This phrase is used over and over as a rebuttal to artists and designers that try to protect their copyrights from people that think the items made from tutorials are “ideas” and therefore cannot be copyrighted. Only the actual, original tutorial illustration or drawing is copyrightable, they state.

        BUT, if an Idea manifests itself as a 2 or 3-dimensional design and is a recognizable design that would be confused with the original creator’s design (idea) – that creation from the “Idea” is copyrighted the instant it is created.
        That is a design or a work of art. Stated another way, if the original artist ‘s work and the student’s work were laid side by side, and they looked the same or very similar, as you stated, it could be confused as the original creator’s work, therefore the student’s work is a copy.

        There is always an Idea behind every design and every work of art. It is the Manifestation of that Idea, technique or style into a “tangible creation” that can be copyrighted. This is what almost everyone is confused about.
        So I always say “If it looks like a duck, quacks like a duck then it is a duck.” The lawyers that I have consulted say the same.
        From the Copyright Office: “Your work is under copyright protection the moment it is created and fixed in a tangible form” and “Copyright does not protect facts, ideas, systems, or methods of operation, although it MAY protect the way these things are expressed.”
        It is the fixed, tangible form of an Idea or technique that can be copyrightable. And that copyright always belongs to the original creator.
        Thank you for allowing me to add to your great discussion.

        1. It’s hard to put more explanation into a flowchart. 😉 It’s incomplete, but it does give the basic gist. Bottom line, copyright is nothing more than a content creator’s right to control the copying/duplication/distribution of their own tangible creation. So an idea is not able to be copyrighted because the thing being regulated is the copying of the tangible item. The only reason the concept of “idea” comes into play is when there is a conflict in the determination of whether a derivative work is a copy or not. In that case, the original artist’s intent (idea) is relevant because it helps establish if the copy is a copy or not. In order to be ruled a new creation (as opposed to a fair use derivative as opposed to a flat-out copy), the new work must have a new “essence” and that is squarely in the realm of ideas.

          But in general, a artist’s ideas are not able to be protected by copyright. You couldn’t talk about your idea on TV one night and then try to claim copyright infringement when someone made your idea. Copyright is for tangible things (or things that could be tangible such as a digital photo).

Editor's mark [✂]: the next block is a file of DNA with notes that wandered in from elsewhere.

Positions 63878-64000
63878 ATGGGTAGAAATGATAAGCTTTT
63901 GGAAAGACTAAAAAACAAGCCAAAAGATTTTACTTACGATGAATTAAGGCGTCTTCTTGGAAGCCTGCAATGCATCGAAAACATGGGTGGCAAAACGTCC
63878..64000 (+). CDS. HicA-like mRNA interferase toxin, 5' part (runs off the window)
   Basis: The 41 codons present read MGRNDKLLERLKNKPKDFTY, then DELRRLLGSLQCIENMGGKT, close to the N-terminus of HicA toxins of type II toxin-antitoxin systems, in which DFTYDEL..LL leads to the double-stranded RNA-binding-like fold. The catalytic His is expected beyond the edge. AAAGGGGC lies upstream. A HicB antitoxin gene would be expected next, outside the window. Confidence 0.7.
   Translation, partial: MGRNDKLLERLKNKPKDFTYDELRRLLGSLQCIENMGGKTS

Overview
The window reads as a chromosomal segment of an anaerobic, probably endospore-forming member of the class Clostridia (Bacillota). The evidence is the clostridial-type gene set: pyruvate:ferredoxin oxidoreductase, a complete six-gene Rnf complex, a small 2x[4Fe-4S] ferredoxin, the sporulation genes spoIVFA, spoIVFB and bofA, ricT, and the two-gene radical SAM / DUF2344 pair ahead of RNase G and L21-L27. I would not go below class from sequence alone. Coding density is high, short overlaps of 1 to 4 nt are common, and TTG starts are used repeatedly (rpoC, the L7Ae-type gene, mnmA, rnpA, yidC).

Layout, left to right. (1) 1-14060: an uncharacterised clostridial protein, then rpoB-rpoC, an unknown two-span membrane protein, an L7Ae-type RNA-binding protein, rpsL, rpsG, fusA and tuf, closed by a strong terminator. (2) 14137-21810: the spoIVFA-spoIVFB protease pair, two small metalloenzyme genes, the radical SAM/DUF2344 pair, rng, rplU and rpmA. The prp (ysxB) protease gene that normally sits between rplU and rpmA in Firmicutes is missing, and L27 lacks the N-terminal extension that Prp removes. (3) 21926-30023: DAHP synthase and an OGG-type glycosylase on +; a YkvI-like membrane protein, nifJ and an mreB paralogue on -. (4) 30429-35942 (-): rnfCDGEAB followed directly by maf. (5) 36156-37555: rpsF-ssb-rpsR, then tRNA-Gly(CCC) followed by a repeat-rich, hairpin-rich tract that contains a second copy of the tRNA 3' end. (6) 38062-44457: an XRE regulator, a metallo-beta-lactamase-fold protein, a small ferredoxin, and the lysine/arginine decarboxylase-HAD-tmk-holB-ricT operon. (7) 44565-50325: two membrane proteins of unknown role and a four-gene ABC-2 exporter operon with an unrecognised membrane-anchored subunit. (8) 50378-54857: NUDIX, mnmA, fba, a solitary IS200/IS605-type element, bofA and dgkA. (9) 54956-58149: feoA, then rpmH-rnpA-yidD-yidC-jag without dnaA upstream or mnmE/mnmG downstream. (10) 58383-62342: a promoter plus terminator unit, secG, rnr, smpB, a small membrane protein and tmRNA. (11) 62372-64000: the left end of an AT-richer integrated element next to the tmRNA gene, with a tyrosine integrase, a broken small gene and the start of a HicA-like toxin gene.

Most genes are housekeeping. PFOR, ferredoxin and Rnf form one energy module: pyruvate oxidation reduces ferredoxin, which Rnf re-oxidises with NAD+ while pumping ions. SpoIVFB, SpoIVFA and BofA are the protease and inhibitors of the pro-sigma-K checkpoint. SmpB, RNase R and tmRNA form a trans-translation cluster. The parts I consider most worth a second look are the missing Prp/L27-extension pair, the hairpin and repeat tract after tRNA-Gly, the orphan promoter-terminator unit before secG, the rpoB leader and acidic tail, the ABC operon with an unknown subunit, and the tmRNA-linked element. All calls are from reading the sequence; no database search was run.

All the discussion of fine points can go on forever in these cases and we’re certainly not the first ones to get caught in the web of trying to figure it all out. But I still think the diagram is a good overview that gives people a place to start. If they have more questions, then more research would be a very good idea.

  8. Thanks, Ginger! I was mulling over an issue for an upcoming tutorial of mine, and I think you answered my concern.

    I want to teach a project, but one of the steps involves a color mixing technique I learned from a well known book. I’ve changed up the technique a bit, but I certainly wouldn’t have come up with it on my own. So I don’t think I need to ask permission to teach this project, (which resembles nothing in the book) just give credit that the color mixing technique was inspired by “This Book.”

    What do you think?

    1. Well I can’t really give my opinion without seeing both. But from everything I’ve read, you can’t claim a technique as yours. As long as you don’t use the same words, images, diagrams, etc, you should be fine. What I always do is read and learn and fully understand the process, then close the book and go off and write it again in my own words. But giving credit, not even as “inspired” but by saying, “for a more comprehensive look at color mixing go here” would be very appreciated. Make sense?

      1. Yup, that’s pretty much what I always try to do, wherever the inspiration comes from. Close the book, Pinterest page or whole dang internets and then go make it my own. 🙂

        Thanks for all your hard work on this; that flow chart is amazing!

  9. Hi Ginger,
    Wonderful article. I may have missed it, so please pardon if I did. One can usually google “angel company” or “angel policy” and the name of a maker of stamps,parts, etc to find out the conditions for using their designs; usually some sort of limit to handmade items within a certain quantity and it sometimes affects where the items may be sold. Of course one can also contact the company directly for the angel policy. I am always very careful to find out the angel policy if I am to incorporate anything into my work. Regarding my own research on international copyright law, my understanding is that anything created before 1923 is in the public domain and anything created after 1923 becomes public domain 70 years after the death of the maker. A tricky area: while the Mona Lisa is in the public domain, the photo taken of it is copyrighted to the photographer.

    1. Correct. And the Angel Policy is really a licensing contract between the stamp seller and the purchaser. Not really enforceable from what I read, but is a contract not a copyright issue at all. The same goes for cottage licensing on knitting patterns. I looked into this, expecting to find tons of law on it, but there was very little from any official sources. Bottom line, if it’s not your motif (art), then it’s not yours. Period. Using it in your art would then be a derivative work and that’s subject to the rules of Fair Use. And that means that commercial use is not okay unless so licensed by the manufacturer. Hence the Angel Policy. But most stamp companies don’t even bother. Like I said, a huge gray area.